The NZFC announced the opening of the Interactive Development Fund (IDF) today at the SPADA Conference.
The IDF initiative is a practical toe-dip and sits alongside the occasional events that form the NZFC’s GPS2026 initiative. Announced at this year’s Big Screen Symposium, Frances Valintine presented a GPS2026 session on SPADA’s first day yesterday.
The toe-dipping is something the NZFC has done more of under CEO Dave Gibson than previously. Like the fund to help develop potential NZ-China co-productions, the IDF is a $200,000 pot with some fairly tight criteria. No production support, no pathway to production support for some types of project the IDF is open to, and a strong incentive to not apply for more than $25,000. (Up to $25,000, IDF support will be a grant. Every dollar over that amount will be investment, with all the additional paperwork that requires.)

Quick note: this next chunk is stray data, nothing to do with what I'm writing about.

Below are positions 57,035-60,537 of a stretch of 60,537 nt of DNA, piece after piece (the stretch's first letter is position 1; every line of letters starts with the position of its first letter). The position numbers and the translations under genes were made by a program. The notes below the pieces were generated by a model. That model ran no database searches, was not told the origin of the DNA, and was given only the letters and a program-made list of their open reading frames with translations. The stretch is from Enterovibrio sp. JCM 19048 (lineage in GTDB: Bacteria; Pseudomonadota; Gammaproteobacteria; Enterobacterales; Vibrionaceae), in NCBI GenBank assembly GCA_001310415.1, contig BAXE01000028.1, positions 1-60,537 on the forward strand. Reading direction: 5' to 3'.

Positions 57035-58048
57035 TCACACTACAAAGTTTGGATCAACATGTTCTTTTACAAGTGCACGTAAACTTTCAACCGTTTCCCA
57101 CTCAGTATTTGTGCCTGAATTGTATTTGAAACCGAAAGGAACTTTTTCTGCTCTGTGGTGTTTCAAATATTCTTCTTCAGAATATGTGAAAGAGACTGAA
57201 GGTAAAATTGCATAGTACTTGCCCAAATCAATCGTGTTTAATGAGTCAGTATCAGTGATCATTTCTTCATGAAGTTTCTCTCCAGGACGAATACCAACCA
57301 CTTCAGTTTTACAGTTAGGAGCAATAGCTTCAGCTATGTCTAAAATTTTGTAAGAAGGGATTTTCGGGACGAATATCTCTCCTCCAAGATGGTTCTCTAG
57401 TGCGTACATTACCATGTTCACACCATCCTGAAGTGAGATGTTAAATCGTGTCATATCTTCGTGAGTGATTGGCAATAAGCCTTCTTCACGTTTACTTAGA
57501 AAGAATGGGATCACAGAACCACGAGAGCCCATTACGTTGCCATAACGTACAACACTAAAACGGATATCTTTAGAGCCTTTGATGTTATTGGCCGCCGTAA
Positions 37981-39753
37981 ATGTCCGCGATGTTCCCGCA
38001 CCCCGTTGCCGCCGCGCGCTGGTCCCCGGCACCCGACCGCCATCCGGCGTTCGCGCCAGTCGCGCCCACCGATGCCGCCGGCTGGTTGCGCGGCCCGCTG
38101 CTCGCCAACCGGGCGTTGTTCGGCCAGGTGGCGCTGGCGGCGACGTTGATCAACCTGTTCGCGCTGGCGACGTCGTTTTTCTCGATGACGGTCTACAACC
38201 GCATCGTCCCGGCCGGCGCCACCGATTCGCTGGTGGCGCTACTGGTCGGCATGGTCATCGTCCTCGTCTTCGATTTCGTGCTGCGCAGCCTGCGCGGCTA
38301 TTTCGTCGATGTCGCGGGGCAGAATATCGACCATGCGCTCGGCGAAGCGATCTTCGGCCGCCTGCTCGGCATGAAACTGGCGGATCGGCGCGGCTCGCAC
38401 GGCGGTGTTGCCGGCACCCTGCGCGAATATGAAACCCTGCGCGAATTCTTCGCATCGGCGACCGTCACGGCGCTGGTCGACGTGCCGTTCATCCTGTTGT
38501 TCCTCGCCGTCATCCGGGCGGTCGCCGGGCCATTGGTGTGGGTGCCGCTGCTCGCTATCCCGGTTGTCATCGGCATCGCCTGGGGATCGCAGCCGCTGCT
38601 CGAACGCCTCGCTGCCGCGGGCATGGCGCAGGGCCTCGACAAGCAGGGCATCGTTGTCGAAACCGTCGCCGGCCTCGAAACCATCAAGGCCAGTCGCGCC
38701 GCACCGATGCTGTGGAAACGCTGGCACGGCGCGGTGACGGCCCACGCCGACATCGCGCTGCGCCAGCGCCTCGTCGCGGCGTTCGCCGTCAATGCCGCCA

What the IDF isn’t is another route to a traditional film project. The call is looking for “interactive content with strong original story aspects and significant New Zealand creative and cultural outcomes”. The intentions are not far from those of NZ On Air’s interactive doco fund, although the NZFC’s IDF isn’t doco-specific.
Just as NZ On Air is exploring a new all-encompassing funding strategy to better deliver for audiences who no longer park themselves on the sofa in front of the TV for the evening, so the NZFC is looking beyond the holy grail of a feature film.
The IDF can support development of original narrative-focussed interactive and games content “delivered on any platform (including mobile, online, console as well as virtual reality (including 360) and augmented reality)”.
The IDF is specific aboutnot accepting applications for companion pieces or extensions to uncompleted pieces of content. While that might disappoint some, it seems sensible for the pilot scheme – especially as the perceived wisdom around transmedia projects is that everything should be planned from the word go. Bolting on something because there’s now a new funding opportunity isn’t exactly best practice.
The fund is open for applications until February. Start here.
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TOp image: Alejandro Davila (left) directing NZ’s first VR film The Green Fairy